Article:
Many feel that this case could alter the way that artists and concerts obtain their coverage.
Though not seen as a part of the actual performance, coverage plays an enormous and vital role in making certain that a star will be able to be on stage, and the latest insurance news from Michael Jackson could play a sizeable role in the way that this process occurs from now on.
These insurers are responsible for paying for times when the star can’t perform and when concerts are canceled.
A jury in Los Angeles has recently made insurance news by finding that AEG Live was not liable in the Michael Jackson wrongful death lawsuit that was filed by the pop singer’s family. This was a massive case in which the court papers indicated that the damages may have been greater than $1 billion.
The insurance news that AEG Live was involved in this suit at all rocked the music industry for months.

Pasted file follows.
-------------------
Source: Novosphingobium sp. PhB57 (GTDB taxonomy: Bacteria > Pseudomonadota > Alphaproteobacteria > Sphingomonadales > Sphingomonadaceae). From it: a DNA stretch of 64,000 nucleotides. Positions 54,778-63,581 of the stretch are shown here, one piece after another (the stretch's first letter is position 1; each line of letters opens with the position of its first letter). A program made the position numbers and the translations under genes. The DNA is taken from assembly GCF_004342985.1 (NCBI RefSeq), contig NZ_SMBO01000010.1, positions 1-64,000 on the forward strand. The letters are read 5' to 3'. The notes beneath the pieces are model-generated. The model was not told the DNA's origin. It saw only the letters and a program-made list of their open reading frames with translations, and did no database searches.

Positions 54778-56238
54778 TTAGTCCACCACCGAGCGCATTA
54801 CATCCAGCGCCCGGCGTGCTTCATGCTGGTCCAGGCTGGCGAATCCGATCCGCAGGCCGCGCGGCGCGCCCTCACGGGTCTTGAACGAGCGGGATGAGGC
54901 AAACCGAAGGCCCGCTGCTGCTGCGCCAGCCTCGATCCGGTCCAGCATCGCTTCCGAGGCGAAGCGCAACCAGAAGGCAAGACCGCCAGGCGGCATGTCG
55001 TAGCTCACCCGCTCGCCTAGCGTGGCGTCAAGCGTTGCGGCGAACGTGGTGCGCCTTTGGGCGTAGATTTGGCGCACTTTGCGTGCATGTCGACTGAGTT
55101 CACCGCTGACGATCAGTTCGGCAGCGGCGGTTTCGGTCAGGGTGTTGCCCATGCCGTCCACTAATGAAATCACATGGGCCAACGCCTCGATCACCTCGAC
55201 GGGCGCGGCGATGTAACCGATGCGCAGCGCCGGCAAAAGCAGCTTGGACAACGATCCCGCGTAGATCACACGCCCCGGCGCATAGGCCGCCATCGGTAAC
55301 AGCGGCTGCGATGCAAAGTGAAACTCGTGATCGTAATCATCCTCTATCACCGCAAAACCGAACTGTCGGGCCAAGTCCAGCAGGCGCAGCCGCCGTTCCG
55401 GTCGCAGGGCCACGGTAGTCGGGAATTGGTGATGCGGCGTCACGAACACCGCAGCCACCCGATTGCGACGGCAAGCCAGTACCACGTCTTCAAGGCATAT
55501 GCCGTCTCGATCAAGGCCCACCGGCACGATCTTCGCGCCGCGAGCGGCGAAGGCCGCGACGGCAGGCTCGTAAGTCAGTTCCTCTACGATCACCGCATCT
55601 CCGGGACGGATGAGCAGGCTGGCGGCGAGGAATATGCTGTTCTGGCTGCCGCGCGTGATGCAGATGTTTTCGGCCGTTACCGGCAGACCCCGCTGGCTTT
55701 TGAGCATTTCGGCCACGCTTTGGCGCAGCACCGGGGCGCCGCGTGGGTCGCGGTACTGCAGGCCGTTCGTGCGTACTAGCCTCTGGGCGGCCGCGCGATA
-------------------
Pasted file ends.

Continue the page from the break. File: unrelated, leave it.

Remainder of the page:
This insurance news had entertainment insurers and concert promoters on edge as they wondered if they would be expected to increase their policy coverage for the acts that they insured and possibly increase the prices for that coverage.
Although AEG Live was not found to be responsible when all was said and done, experts are suggesting that this insurance news has still managed to send the industry to a place where they are rethinking their policies so that they can prevent the recurrence of similar situations at other points along the line.
Changes had already started to be made upon the conviction of Dr. Conrad Murray for manslaughter, when he administered a fatal dose of propofol – a surgical anesthetic – to the King of Pop.
This insurance news is according to underwriters who say that a performer or the promoter may soon be required to carry separate coverage on the entourage. According to the Aon/Albert G. Ruben Insurance Services Inc. senior vice president, Lorrie McNaught, “The biggest stars all have doctors and their own staff,” and posed the question “If you have a security guard who winds up punching someone in the face or kills someone, who is responsible?,” adding “Is it the artist, the bodyguard, the promoter? I think promoters will require stars to indemnify their own staff.”